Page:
Main Navigation

U officers learn latest methods for trauma-informed investigations

In an effort to better serve victims of domestic and sexual violence, University of Utah Department of Public Safety officers are learning how to provide the best environment and services for individuals choosing to report these difficult crimes.

University police officers recently participated in training from South Carolina-based SASS Go who accomplishes their mission by protecting and supporting survivors, their families and the professionals who serve them.

The training is designed to give officers insight into the victim’s mindset and circumstances, providing officers with the skills to not only see the situation from a trauma informed lens but to address the circumstances efficiently, relinquishing bias and applying effective investigative strategies. Offered exclusively by SASS GO, the training is the first of its kind. The non-profit organization also provides professional safety education for all first responders, medical, and legal personnel as well as trauma informed self-defense training.

Chief Safety Officer Keith Squires became aware of this unique workshops when he and Jill McCluskey were asked to participate in the training by presenting information to a class of federal, state and local law enforcement investigators from South Carolina.

They shared information and perspectives about the tragic circumstances involving the murder of McCluskey’s daughter Lauren on the University of Utah campus in October 2023. Squires is the former commissioner of public safety for the State of Utah and was asked by then-U President Ruth Watkins to investigate the university’s police response to Lauren’s requests for help.

His investigation resulted in critical findings regarding the police response with recommendations that helped guide the university’s transformative safety changes since then. Squires enlisted the SASS Go team to conduct the innovative trainings for his officers in an ongoing effort to develop skills and enhance the department’s professional services.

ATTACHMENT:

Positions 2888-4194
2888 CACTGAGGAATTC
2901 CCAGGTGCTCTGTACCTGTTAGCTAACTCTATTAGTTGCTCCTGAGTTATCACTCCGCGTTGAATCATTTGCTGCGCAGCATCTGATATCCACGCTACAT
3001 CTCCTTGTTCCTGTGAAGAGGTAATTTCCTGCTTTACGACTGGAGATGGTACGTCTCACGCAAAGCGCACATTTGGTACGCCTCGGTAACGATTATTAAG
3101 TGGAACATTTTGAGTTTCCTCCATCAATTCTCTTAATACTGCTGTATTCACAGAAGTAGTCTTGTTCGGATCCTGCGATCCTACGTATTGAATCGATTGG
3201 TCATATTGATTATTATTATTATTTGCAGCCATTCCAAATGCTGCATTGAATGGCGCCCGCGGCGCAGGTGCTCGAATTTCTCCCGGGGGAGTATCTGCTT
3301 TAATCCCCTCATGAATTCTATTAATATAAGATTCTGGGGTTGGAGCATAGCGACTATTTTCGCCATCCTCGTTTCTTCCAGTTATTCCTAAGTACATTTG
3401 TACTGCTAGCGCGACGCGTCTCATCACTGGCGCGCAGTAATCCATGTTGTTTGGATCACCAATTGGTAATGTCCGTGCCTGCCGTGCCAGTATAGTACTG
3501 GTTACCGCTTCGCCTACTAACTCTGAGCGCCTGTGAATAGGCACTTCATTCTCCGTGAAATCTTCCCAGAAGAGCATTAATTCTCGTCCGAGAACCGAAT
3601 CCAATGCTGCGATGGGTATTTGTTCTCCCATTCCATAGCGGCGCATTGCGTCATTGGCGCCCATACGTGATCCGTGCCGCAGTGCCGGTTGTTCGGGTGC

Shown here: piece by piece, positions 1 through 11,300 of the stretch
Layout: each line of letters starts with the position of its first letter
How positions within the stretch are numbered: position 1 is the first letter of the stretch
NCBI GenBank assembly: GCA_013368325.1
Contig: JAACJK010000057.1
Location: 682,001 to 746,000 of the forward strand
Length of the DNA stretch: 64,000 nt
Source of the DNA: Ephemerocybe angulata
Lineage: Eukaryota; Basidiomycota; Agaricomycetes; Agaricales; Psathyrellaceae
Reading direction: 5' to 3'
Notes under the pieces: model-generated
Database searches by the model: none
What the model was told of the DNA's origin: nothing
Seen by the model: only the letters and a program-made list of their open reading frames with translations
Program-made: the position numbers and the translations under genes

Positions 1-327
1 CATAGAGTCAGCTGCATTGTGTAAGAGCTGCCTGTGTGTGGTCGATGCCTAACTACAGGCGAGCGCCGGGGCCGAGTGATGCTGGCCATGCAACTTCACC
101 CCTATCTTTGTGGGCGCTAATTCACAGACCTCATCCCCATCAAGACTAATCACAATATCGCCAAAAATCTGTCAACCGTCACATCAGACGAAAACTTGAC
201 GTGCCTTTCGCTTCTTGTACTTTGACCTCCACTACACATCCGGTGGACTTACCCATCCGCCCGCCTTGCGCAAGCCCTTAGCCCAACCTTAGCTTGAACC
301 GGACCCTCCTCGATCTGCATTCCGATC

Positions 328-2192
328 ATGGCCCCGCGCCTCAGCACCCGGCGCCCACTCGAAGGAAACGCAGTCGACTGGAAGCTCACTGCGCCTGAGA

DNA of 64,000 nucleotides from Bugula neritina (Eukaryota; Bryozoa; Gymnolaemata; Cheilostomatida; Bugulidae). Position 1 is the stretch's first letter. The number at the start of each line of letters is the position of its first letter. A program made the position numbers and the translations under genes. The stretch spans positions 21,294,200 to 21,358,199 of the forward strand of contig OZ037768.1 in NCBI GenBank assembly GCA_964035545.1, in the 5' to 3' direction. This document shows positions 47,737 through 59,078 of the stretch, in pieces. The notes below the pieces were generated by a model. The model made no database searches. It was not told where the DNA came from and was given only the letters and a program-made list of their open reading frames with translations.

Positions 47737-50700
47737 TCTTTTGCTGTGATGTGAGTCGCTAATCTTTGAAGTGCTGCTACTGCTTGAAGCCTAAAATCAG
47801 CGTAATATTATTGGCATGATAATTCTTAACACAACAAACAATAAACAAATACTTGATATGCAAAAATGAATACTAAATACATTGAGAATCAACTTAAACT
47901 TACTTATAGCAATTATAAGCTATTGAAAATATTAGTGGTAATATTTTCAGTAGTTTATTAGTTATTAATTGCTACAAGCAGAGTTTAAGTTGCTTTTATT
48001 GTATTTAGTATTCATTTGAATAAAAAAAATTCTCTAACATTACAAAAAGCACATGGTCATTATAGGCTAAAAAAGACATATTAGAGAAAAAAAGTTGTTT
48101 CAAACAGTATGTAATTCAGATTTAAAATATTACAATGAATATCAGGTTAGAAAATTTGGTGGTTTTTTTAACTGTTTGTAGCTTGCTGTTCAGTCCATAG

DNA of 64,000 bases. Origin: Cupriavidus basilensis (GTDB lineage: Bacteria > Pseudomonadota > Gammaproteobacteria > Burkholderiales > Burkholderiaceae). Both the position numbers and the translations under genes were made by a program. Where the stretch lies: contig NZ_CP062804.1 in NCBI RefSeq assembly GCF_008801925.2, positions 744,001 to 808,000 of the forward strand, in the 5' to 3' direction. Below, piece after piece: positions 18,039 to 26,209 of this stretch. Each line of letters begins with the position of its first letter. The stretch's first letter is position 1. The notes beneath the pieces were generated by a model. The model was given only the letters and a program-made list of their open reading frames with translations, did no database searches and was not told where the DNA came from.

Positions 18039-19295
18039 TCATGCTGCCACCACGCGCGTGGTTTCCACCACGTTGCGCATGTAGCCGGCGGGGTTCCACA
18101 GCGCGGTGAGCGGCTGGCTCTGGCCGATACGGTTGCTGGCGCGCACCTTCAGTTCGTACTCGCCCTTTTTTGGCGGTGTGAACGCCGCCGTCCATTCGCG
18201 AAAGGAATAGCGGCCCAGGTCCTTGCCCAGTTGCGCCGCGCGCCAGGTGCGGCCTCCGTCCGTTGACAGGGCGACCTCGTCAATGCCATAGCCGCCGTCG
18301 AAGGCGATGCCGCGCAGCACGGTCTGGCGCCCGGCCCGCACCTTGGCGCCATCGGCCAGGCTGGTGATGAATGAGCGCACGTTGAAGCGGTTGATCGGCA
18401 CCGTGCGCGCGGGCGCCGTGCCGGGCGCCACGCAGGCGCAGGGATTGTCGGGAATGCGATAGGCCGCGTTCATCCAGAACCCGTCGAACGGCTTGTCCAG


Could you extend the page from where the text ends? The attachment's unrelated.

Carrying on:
SASS Go trainings have been endorsed by the McCluskey Family Foundation.

“Our history here is difficult because of what happened with Lauren’s murder and the failures that occurred,” Squires said. “Since that time, we’ve been working to really change the department, not only to provide what should have been in place then, but to now develop model practices that better help our community and possibly benefit other police agencies as well.”

SASS Go has trained over 20,000 people across four continents and continues to conduct trainings on university campuses and for law enforcement teams. Facilitators from the group were on the U’s campus four years ago.

Today, the U Public Safety Department is working hard to lead out and continually find ways to best serve all the people who make up our U community— especially for victims of crime, Squires said.

“This training is really designed to give police officers an opportunity to look at the same cases they would be investigating through the lens of the person who’s been victimized,” he explained. “We want to be more effective and considerate of the victim’s needs and to be empathetic of what they’re going through.”

“We also want to be able to help them not just after whatever has taken place, but also to protect them in the future through the whole process of recovery,” Squires said.

SASS Go conducted a training about intimate partner violence at the U following Lauren’s murder in 2018. The organization also conducted three private trainings for law enforcement officers during the 2024 University of Utah Campus Safety Summit on March 20-21.